Everything Tastes Better with Beer

What exactly is a Gastro Pub, you might ask? Shorthand for Gastronomical Public House, it’s a hot culinary concept focused on serving high-quality food and drink in a pub-like setting. With creative takes on traditional pub dishes, Gastro Pubs attempt to elevate the eating experience by reinterpreting the classics and incorporating more refined ingredients.

Whether they’re serving Beef and Stilton pie (a tasty take on Shepherd’s Pie) or Boudin Blanc with Leeks and Mustard Sauce (an inspired Bangers and Mash), Gastro Pubs around the world are creating delicious new recipes that pair wonderfully with beer. And as most are serving a veritable cornucopia of beers, Gastro Pubs are THE place to sample quality beers from around the world.

So next time you’re craving a pint, visit a Gastro Pub. Or, if you’re looking to recreate the experience at home, buy some great beer at the store and try making my recipe for Pilsner Chili. Hearty and comforting, this chili layers flavors that sync beautifully with the beer. And as I said before, everything tastes better with beer. Cheers!


Using the recipe below as background on ingredients and techniques, how might you make your own chili recipe? How about you:

Vary the meat?

  • Turkey, chicken or even bison would work.
  • Start off with a bit of bacon to add smokiness.
  • Or, how about omitting the meat altogether and adding a variety of beans such as black, garbanzo, pinto or cannellini?

Add vegetables?

  • Zucchini, carrots, squash, sweet potato, corn, mushrooms and green onions would all be delicious.

Diversify the flavors?

  • For more Mexican flavor, add cilantro.
  • For an Indian take, add ginger, turmeric, cinnamon and mango chunks.
  • For an Asian version, play with ginger, soy sauce, sesame oil and Chinese five-spice powder.

You get the idea… Now, please share your ideas for recipes!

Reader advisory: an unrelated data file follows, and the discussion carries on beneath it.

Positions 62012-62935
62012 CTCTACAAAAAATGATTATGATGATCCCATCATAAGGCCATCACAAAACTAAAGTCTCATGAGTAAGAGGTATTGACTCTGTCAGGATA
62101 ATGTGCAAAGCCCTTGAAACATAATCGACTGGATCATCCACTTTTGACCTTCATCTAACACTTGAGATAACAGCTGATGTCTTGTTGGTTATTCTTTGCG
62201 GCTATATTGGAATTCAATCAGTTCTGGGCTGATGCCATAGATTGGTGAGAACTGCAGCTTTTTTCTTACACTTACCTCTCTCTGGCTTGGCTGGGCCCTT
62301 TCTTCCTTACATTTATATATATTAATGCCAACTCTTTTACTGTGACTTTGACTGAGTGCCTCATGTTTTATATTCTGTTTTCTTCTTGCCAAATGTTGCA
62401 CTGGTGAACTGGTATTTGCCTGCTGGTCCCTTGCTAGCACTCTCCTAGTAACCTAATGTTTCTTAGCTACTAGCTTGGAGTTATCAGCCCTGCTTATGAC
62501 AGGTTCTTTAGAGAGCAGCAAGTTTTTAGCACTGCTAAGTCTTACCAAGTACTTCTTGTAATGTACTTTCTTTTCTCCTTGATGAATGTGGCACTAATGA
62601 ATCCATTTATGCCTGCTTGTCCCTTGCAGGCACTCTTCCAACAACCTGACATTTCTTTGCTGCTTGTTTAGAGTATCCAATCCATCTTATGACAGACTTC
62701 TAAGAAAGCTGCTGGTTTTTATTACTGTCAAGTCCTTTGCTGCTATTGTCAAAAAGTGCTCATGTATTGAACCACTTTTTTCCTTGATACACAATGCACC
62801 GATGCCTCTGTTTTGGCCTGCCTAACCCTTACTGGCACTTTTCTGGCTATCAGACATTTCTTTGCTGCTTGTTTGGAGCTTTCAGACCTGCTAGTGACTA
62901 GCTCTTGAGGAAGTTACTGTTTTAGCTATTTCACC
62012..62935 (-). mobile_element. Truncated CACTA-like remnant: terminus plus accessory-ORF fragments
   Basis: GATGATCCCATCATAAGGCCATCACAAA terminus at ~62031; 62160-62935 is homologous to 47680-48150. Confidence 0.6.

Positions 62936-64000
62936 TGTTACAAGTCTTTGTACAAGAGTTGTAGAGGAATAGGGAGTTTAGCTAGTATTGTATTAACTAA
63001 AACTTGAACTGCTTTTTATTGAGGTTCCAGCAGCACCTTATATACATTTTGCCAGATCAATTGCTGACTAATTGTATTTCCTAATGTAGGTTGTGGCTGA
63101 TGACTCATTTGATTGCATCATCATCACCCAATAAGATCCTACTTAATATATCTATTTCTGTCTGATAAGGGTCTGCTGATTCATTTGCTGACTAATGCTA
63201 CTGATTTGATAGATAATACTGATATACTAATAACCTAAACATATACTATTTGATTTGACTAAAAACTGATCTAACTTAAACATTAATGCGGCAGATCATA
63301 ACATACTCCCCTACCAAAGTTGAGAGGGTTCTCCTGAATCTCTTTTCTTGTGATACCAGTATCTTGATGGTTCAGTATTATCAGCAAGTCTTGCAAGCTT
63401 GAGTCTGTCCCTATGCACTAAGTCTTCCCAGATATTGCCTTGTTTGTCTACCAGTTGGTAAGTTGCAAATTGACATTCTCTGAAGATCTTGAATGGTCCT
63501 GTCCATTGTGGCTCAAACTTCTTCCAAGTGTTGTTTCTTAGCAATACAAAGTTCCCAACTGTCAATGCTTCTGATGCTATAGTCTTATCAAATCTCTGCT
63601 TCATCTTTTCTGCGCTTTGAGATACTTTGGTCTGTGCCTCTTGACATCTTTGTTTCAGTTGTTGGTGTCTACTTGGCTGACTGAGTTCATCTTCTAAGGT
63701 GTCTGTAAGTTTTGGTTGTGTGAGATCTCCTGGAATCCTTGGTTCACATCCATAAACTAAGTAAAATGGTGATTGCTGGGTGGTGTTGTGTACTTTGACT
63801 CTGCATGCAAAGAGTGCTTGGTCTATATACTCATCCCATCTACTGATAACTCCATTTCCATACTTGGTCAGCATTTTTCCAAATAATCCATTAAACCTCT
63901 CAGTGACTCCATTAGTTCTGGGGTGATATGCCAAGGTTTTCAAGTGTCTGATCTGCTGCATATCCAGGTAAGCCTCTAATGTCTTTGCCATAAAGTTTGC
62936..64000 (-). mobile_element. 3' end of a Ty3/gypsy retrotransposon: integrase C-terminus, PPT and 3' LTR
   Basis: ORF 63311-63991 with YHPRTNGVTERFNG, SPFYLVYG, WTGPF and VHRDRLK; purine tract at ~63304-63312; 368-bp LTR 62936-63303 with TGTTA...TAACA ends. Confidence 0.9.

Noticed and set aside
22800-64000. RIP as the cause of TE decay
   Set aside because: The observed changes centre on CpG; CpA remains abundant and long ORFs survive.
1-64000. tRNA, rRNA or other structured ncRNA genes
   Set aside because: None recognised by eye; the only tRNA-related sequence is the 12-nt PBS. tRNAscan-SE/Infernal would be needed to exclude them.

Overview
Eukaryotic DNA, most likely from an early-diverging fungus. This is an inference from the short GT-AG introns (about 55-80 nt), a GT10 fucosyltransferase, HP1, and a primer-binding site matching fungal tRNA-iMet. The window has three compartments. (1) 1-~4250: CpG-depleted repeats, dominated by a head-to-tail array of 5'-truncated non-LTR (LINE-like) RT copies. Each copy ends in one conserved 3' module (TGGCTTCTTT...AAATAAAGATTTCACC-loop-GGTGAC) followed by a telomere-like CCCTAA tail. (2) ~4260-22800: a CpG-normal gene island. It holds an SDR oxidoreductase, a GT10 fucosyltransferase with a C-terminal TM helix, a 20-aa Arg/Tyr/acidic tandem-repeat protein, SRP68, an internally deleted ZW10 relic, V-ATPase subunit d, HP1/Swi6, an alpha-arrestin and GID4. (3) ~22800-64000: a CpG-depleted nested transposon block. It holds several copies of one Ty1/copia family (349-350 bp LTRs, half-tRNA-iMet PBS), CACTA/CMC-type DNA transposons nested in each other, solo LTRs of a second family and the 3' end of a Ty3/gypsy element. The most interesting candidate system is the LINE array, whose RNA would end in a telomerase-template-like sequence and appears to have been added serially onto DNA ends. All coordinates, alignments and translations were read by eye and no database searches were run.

• 1 tbsp – Ground cumin
• 1 tbsp – Ground paprika
• 1 tsp – Ground coriander
• 1 tsp – Ground oregano
• 1 tbsp – Chili powder
• 2 tbsp – Olive oil
• 1 lb. – Ground beef
• Salt and pepper to taste
• 2 – Onions, chopped
• 1 – Bell pepper, chopped
• 2 – Small jalapenos or fresno chiles (deseeded, deveined and minced)
• 2 – Garlic cloves, minced
• 3 tbsp – Tomato paste
• 1 tbsp – Sugar
• 12 fl. oz. – Pilsner beer
• 2 – Cans of kidney beans (15.5 oz. each), rinsed and drained
• 1 – Can of whole or diced tomatoes (14.5 oz.), with liquid (if using whole, break them up)
• 2.5 tbsp – Chile sauce ( I like Frank’s Red Hot)
• 1 tbsp – Unsweetened chocolate, grated (cocoa powder can also be substituted)

1. In a dry pot (the same one you’ll use to make your chili), toast the spices (the first 5 ingredients) over medium heat until fragrant, darker and beginning to smoke (about 4 minutes). Transfer to a container and set aside to cool.
2. Add 1 tbsp of the oil to the pot over medium-high heat
3. Add the ground beef and a pinch of salt and pepper – cook until browned and then move the cooked meat onto a plate and set aside
4. Add another 1 tbsp of the oil to the pot over medium-high heat
5. Add the onions, bell peppers, chiles and garlic with a dash of salt and pepper and the toasted spices – cook until softened, reduced in volume and beginning to brown
6. Maintaining medium-high heat, add tomato paste and sugar, mix it well into the mixture and cook it through until you see more browning and then immediately add the beer and scrape the bottom of the pan to release any caramelized bits
7. Once the beer has reduced by half, reintroduce the cooked meat to the pan along with the beans, tomatoes, chile sauce, chocolate and salt/pepper (to taste)
8. Bring to a boil and reduce to a simmer – cover the pot and simmer for a minimum of 60 minutes, stirring occasionally
9. Adjust seasoning to taste – add more salt/pepper, add more chile sauce, etc…

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